1 February 2003
The saying at NASA is, "When the paper stack is the same height as the shuttle stack, it's time to launch." Yet despite their totally obsessive attention to detail, Columbia has been lost. Today won't be forgotten.
So, what's next? I see two equally plausible options, with not a lot of room for compromise between them.
In the first option, we come out of this stronger, like we did after the Apollo 1 fire or Apollo 13 crisis. Under this option the ISS crew is exchanged once or twice using Soyuz flights, then the remaining three shuttles are returned to service to finish ISS construction. Work on the Orbital Space Plane would be accelerated so that it could take over the manned launches in four or five years.
In the second option, we retreat and play it even safer, like we did after the Challenger disaster. Under this option the shuttles are grounded indefinitely. This causes the ISS crew to bail out in April. A year later the station is dropped into the Pacific (it can't survive unmanned for an extended period of time). Work on the Orbital Space Plane is cancelled since there's no space station for it to go to.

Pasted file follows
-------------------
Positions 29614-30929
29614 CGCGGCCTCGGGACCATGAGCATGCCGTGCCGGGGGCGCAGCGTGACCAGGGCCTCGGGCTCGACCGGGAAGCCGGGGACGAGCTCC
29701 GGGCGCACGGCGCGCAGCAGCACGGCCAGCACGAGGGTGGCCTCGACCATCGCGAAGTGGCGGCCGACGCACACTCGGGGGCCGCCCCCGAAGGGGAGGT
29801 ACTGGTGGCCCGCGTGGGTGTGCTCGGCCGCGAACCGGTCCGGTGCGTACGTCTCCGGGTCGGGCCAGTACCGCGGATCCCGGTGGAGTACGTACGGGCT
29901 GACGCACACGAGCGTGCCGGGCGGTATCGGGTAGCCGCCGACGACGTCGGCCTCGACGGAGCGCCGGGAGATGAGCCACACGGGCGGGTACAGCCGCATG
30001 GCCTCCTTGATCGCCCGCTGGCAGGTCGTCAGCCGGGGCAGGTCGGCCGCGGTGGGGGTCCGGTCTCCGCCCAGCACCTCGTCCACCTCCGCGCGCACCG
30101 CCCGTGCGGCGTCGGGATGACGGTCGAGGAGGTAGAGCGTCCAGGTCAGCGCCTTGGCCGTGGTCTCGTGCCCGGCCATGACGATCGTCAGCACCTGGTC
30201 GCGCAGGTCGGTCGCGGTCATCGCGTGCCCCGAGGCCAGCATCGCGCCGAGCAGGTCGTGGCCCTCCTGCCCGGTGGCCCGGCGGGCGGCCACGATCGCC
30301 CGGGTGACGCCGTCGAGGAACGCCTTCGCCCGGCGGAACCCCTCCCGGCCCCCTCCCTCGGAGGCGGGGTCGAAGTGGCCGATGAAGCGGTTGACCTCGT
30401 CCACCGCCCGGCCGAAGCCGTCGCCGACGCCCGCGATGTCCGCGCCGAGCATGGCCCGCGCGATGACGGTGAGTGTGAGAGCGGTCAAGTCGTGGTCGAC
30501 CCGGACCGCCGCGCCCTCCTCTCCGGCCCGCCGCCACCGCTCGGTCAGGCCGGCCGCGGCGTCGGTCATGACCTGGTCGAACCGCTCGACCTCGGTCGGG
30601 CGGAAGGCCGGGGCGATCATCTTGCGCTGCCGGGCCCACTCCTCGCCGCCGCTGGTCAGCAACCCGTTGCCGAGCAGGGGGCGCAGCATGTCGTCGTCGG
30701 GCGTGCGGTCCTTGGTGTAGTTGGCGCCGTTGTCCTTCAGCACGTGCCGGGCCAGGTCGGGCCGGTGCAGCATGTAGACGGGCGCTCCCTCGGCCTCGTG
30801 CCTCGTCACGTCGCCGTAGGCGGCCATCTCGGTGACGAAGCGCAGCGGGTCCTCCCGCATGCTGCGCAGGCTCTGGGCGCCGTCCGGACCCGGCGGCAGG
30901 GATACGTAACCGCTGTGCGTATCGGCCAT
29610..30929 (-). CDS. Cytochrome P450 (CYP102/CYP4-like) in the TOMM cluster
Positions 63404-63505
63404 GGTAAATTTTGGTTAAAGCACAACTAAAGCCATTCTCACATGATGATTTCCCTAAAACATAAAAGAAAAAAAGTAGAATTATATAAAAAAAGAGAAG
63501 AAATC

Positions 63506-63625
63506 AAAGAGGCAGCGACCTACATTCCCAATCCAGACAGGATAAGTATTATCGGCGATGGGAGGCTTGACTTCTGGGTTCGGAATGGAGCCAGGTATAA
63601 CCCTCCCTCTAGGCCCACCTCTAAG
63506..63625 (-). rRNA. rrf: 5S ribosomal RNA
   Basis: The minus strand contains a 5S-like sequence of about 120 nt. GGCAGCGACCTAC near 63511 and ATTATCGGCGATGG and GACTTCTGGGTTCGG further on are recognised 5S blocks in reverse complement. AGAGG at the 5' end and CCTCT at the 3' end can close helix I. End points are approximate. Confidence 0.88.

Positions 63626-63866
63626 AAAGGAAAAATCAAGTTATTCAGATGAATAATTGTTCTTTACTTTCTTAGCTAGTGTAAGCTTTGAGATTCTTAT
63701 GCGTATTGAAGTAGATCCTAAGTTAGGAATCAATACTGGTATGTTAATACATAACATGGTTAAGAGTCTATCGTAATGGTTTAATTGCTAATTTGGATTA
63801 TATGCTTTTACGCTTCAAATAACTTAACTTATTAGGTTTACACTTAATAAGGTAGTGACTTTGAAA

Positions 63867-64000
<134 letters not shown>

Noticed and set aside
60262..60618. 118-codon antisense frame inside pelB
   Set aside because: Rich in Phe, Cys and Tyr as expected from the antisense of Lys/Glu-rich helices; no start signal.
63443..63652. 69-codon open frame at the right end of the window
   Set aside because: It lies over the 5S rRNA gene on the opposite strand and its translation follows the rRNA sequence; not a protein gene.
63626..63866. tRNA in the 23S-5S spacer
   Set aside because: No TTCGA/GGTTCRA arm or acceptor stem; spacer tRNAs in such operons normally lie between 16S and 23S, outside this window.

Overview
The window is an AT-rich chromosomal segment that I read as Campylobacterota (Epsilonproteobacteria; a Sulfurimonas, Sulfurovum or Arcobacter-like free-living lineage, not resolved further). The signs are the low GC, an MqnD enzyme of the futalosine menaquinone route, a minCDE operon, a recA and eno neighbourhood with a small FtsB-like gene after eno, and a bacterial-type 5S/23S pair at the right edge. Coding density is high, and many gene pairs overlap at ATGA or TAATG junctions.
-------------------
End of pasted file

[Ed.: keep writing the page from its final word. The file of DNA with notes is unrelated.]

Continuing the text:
Only time will tell how the group-mind of the USA will react. And it will be decided quickly too. The next ISS launch (unmanned) is scheduled for tomorrow. Fortunately in the long term it probably doesn't make much of a difference since the Chinese are ready to launch. And they're not stopping at LEO.
[Update: Two days later, the tide of editorial opinion seems to be swinging in favour of continued exploration. Though those who want to cancel everything are still quite vocal. And then there are a few who really don't get it.]
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